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Things Fall Apart

by Chinua Achebe

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Chapter 5 Summary and Analysis

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Umuofia celebrates the Feast of the New Yam before they begin their harvest. Though it’s meant to be a joyous occasion, Okonkwo can’t get into the spirit of things and starts stalking around his compound, looking for excuses to get angry. Okonkwo beats his second wife for cutting a couple leaves off a banana tree; then he goes out hunting with his pistol, even though he’s a terrible shot. His wife laughs at his marksmanship, which incites a fit of rage. He shoots at her with the pistol, but misses badly. Nevertheless, the feast proves to be a happy one, and Okonkwo’s wives prepare the afternoon meals so that they’ll have time to watch the wrestling matches later.


When Okonkwo’s daughter Obiageli drops the pot she uses to carry water, it foreshadows a later scene where Ikemefuna drops the pot he’s carrying when the men from Umuofia try to kill him.


Drums. Achebe uses the repeated sound of the drum beats to build anticipation for the wrestling match in the next chapter. These drums remind Okonkwo of his days as a wrestler, stirring his ever-present desire to prove himself in battle and conquer other people. In stirring up these memories, Achebe subtly reminds the reader that Okonkwo’s glory days are behind him and that he himself won’t be taking part in the wrestling matches. He’s growing old.

Fire. Achebe repeatedly uses the image of fire to suggest passion, violence, and potential danger, as in the case of Ekwefi lifting a pot off the fire with her bare hands. When Okonkwo hears the drums beating, the sound “fill[s] him with fire,” meaning that it stirs a desire to fight, reminding him of his great strength and his abilities as a warrior. Thus, fire becomes a destructive force, one that will reappear later in the novel, to disastrous results.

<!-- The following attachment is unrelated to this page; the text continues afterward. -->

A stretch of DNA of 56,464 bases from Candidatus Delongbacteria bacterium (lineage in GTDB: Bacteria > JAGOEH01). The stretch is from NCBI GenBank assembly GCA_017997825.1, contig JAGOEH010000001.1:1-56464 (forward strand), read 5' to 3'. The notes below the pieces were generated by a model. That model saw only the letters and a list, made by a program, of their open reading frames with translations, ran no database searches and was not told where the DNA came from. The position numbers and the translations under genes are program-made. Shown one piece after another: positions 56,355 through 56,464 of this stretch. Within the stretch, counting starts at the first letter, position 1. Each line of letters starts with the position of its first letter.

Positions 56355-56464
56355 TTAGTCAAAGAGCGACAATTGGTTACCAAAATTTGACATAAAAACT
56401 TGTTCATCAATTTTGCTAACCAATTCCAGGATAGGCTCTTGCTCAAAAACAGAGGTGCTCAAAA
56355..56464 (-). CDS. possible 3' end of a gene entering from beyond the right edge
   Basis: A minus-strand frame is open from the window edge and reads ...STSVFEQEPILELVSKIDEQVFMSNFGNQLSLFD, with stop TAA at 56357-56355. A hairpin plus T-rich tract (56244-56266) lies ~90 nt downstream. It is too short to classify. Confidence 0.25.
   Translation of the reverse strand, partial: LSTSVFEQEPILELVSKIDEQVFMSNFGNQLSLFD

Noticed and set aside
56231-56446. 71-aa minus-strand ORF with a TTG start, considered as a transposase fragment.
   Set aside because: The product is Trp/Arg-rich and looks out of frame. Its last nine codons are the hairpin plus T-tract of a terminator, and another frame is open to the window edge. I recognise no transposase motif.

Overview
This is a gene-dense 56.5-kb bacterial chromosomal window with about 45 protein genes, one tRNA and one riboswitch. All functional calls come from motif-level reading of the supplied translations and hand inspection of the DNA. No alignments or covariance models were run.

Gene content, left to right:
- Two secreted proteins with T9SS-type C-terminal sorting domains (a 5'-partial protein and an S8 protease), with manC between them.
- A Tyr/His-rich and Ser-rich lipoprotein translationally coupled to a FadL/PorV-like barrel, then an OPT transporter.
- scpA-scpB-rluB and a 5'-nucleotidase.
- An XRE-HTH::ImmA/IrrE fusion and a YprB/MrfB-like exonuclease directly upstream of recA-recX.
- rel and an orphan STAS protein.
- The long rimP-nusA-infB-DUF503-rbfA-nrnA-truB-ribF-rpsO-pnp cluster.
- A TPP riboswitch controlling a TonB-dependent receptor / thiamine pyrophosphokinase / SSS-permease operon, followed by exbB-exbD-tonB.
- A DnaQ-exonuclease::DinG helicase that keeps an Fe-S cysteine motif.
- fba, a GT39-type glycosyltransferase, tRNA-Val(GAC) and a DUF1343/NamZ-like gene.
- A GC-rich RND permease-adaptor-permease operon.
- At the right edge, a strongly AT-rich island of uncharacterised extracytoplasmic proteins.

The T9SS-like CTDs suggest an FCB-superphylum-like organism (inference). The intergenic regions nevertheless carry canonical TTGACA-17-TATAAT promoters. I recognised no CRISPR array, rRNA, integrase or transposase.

Pistol. Okonkwo’s pistol is a clear symbol of death and violence, particularly when he attempts to shoot his wife with it. This pistol is also a symbol of increased industrialization, because the Igbo, who primarily use iron tools like machetes, are incapable of fashioning such firearms themselves. The mere presence of the pistol hints at the colonization that will soon take place in Umuofia.

Pots. Obiageli’s broken pot is a clear symbol of disaster. When it shatters, she’s goofing off, acting like a child, so that when it falls from her head, it can be said that she brought the disaster on herself. She’s (rightly) afraid that Okonkwo will punish her for this act, which seems to portend doom. In a later chapter, Ikemefuna will break another pot, solidifying the item’s association with disaster.


Gender. Igbo culture draws a sharp line between femininity and masculinity, with “female” traits, such as weakness, being treated with disdain. There’s no room for men in Igbo culture to be “soft” or for women to exercise their own power. Though the first wife of any household typically carries her husband’s titles and thus commands a similar level of respect, women are generally forced to be subservient to men, and there’s no such thing as a truly independent woman.

Tradition. There are many traditions in Igbo culture, including those related to their religious, spiritual, and agricultural practices. These traditions together dictate when one eats one’s meals, who prepares them, what they consist of, and in what order they’re served. This is all tied up with the hierarchy imposed on families that determines who has the most status or “value” among the wives and children. Traditionally, the first wife and the firstborn son are the most valuable, but all women and children are valued in the sense that they perform much of the manual labor on the farm.

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